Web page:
Then, dry the area completely and clean up all visible mold and mildew. (For tips on doing this safely, check out the CDC’s mold cleanup guide.) Next, increase ventilation to prevent mold in the future by turning on fans or opening windows, especially during high-moisture activities like hot showers, washing dishes, and drying clothes.
Fixing a leaky toilet
A common source of musty smells in the bathroom is a leaky toilet. Moisture can accumulate around the base of a toilet when:
- Humidity in the air condenses on the toilet and drips down to the floor;
- The bolts attaching the toilet to the floor are loose;
- The wax seal under the toilet base is loose or leaking;
- The bolts connecting the toilet bowl and tank are loose.
Depending on the problem, fixing the leak may be as simple as tightening a few bolts. If you need to replace the wax seal, that may take a little longer. To do this, you’ll need to drain and remove the toilet, clean the flange, and replace the old wax seal with a new one.
4. Household pets
From wet dog smell to stinky litter boxes, pets can sure leave their mark on a home. Accidents, dirty tanks or cages, and even health issues can make animal smells an even bigger issue. If you notice any new odors or behaviors in your pets, get them checked out by your vet. Even if a stinky smell isn’t a sign of a health problem, your vet should be able to help you find a way to get rid of the odor.
Sometimes, a stinky dog just needs a bath. Other times, the smell may be a sign of a different issue. For example, a dog may start having indoor accidents because of stress or another health problem. Here are some other things that may cause your pup to smell a little off:
- Extra smelly flatulence could be a sign of a food allergy.
- Bad breath (halitosis) is typically caused by tartar, plaque buildup, or periodontal disease.
- Anal gland issues can cause a dog to scoot their rear end along the floor, leaving a trail of stinky secretions in their wake.
With cats, the main source of odor is typically the litter box. To cut down on stinky litter, filter pet waste out of the box once every day or two. Then, deep clean the box at least once a month by throwing away all the used litter and scrubbing the empty box with soapy water. Make sure to let it dry before refilling it with new litter. If the litter box still smells after cleaning, it may be time to replace it (especially if you’ve had it for over a year).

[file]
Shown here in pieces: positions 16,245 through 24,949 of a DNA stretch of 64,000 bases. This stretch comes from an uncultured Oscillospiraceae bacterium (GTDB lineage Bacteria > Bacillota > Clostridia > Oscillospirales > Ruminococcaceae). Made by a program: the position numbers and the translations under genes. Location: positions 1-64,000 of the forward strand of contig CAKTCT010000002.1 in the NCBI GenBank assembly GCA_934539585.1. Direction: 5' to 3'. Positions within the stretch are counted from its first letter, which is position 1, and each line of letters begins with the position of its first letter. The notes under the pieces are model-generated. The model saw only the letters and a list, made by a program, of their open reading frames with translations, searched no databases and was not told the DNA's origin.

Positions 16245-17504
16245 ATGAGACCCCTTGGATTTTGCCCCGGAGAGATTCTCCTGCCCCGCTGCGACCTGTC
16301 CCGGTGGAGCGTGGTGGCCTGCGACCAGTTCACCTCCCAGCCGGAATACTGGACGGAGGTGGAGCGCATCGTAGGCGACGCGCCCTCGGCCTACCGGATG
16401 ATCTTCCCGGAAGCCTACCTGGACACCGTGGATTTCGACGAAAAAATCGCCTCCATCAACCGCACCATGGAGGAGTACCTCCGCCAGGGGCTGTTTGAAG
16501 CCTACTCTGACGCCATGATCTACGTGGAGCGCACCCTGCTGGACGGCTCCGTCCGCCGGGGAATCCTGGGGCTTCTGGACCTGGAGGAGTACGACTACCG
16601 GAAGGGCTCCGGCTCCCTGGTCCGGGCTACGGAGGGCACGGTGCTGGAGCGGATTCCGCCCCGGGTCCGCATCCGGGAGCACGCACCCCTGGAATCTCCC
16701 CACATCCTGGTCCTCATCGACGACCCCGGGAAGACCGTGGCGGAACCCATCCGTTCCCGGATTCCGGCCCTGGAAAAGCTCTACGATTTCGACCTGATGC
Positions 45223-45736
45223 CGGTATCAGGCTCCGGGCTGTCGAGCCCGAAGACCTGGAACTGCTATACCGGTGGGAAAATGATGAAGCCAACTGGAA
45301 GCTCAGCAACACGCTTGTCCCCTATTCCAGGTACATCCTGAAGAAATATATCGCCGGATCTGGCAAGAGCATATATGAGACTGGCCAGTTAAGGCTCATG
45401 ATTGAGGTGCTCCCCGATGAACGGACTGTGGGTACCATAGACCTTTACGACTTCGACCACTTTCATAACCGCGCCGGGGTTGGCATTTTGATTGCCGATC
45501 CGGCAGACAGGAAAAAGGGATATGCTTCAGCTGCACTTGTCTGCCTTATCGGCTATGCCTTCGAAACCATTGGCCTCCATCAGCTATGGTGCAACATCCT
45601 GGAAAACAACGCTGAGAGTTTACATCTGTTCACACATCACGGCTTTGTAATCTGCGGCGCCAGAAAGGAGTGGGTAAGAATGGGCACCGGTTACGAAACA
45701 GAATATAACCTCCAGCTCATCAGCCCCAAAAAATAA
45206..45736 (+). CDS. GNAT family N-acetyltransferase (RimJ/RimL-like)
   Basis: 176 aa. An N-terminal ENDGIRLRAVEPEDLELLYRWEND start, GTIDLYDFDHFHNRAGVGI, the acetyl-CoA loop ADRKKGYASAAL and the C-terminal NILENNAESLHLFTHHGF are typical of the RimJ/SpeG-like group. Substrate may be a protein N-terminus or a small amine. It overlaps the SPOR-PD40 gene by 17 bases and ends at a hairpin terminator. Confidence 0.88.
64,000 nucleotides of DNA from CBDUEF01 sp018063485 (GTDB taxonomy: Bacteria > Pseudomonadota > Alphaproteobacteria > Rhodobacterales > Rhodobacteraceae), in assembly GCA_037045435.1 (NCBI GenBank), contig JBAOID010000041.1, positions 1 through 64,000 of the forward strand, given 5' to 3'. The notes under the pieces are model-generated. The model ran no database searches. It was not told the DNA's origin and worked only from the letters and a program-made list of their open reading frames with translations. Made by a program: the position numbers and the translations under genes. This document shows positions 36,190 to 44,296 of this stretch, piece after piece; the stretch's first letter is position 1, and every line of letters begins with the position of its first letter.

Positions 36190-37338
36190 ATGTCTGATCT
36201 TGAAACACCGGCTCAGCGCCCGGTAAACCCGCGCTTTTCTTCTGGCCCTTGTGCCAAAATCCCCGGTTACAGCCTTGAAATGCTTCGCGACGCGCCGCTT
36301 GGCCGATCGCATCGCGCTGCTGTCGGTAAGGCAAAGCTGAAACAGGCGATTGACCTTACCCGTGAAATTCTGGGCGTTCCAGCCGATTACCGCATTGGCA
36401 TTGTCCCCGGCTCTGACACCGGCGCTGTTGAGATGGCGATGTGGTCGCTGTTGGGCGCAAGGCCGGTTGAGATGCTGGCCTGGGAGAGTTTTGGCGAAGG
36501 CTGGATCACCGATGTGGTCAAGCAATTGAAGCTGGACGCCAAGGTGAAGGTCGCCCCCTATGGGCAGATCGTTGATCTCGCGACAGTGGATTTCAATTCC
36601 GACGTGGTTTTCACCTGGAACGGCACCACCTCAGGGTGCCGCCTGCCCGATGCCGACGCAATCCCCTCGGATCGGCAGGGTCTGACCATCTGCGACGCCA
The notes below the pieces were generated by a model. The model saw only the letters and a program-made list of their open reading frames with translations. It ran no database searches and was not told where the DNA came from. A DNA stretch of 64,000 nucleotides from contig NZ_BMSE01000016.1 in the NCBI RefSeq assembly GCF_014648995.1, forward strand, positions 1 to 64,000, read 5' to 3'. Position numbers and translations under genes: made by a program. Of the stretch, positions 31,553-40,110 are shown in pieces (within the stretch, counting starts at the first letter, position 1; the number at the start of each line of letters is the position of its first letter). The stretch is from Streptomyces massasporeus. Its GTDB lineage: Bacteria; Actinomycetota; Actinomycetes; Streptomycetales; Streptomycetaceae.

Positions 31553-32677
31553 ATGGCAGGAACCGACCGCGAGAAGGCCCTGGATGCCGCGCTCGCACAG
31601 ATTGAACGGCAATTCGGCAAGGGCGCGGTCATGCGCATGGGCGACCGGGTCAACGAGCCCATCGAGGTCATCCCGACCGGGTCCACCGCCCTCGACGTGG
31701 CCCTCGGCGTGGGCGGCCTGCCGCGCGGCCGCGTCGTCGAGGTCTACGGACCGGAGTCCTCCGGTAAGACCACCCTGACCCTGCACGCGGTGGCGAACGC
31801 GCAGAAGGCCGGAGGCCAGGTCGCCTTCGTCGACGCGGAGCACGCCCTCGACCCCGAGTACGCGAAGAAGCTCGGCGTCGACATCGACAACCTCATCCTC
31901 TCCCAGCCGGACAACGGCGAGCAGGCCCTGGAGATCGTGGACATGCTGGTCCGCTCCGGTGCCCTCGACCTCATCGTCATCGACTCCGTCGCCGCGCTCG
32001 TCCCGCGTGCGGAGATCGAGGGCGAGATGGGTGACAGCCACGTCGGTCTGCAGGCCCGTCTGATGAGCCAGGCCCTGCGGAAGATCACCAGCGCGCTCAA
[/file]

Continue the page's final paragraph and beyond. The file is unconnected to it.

When a cat’s stinky odor follows them outside the litter box, it may be a sign of a health issue, such as:
- Accidents outside of the litter box that may indicate a medical problem;
- Bad breath caused by dental disease or other issues;
- Anal gland issues;
- Flatulence caused by digestive problems;
- Skin infections.
Animal cages and tanks
If you have birds, small mammals, or reptiles, you probably know how quickly their enclosures can start to smell. Regular cleaning is the key to keeping animal cages from stinking up your home. Spot clean the cage every day, removing visible feces and wiping down any surfaces where your pet likes to go to the bathroom. At least once a week, completely change out the liner or bedding, wipe down the entire cage, and clean any toys or accessories in the cage. Putting the enclosure in a well-ventilated room and switching from a plastic to a metal cage (when possible) can also help cut down on odors.
5. Wild animals
Of course, pets aren’t the only animals that can create unpleasant odors in the home. Rodents and other unwelcome critters can leave a foul scent behind, whether they’re alive or dead. Cleaning the source of the smell should solve the problem, but it’s not always easy. If you suspect you may have a dead rodent in your home, your best bet is to look for droppings or tiny pawprints to help you figure out where it is.
If you find the rodent or its droppings, carefully dispose of them and clean the area with disinfectant. (Follow these CDC guidelines to reduce your chance of getting sick when cleaning up after a rodent.)
If you can’t find the dead rodent—and you’re not interested in cutting into your walls to locate it— you may have to deal with the smell until the body dries up. Orkin Pest Control estimates that a dead mouse can take around two weeks to stop stinking.
Dealing with weird smells in your home
At best, a stinky home is a minor annoyance. At worst, it may be a sign of a serious issue that could affect the health of the people and pets that live there. So, when it comes to bad odors, the best solution is to figure out the source as soon as possible. Once you know what you’re dealing with, you can figure out the best way to get rid of the stinky smell, keep it from coming back, and enjoy the fresh air in your home again.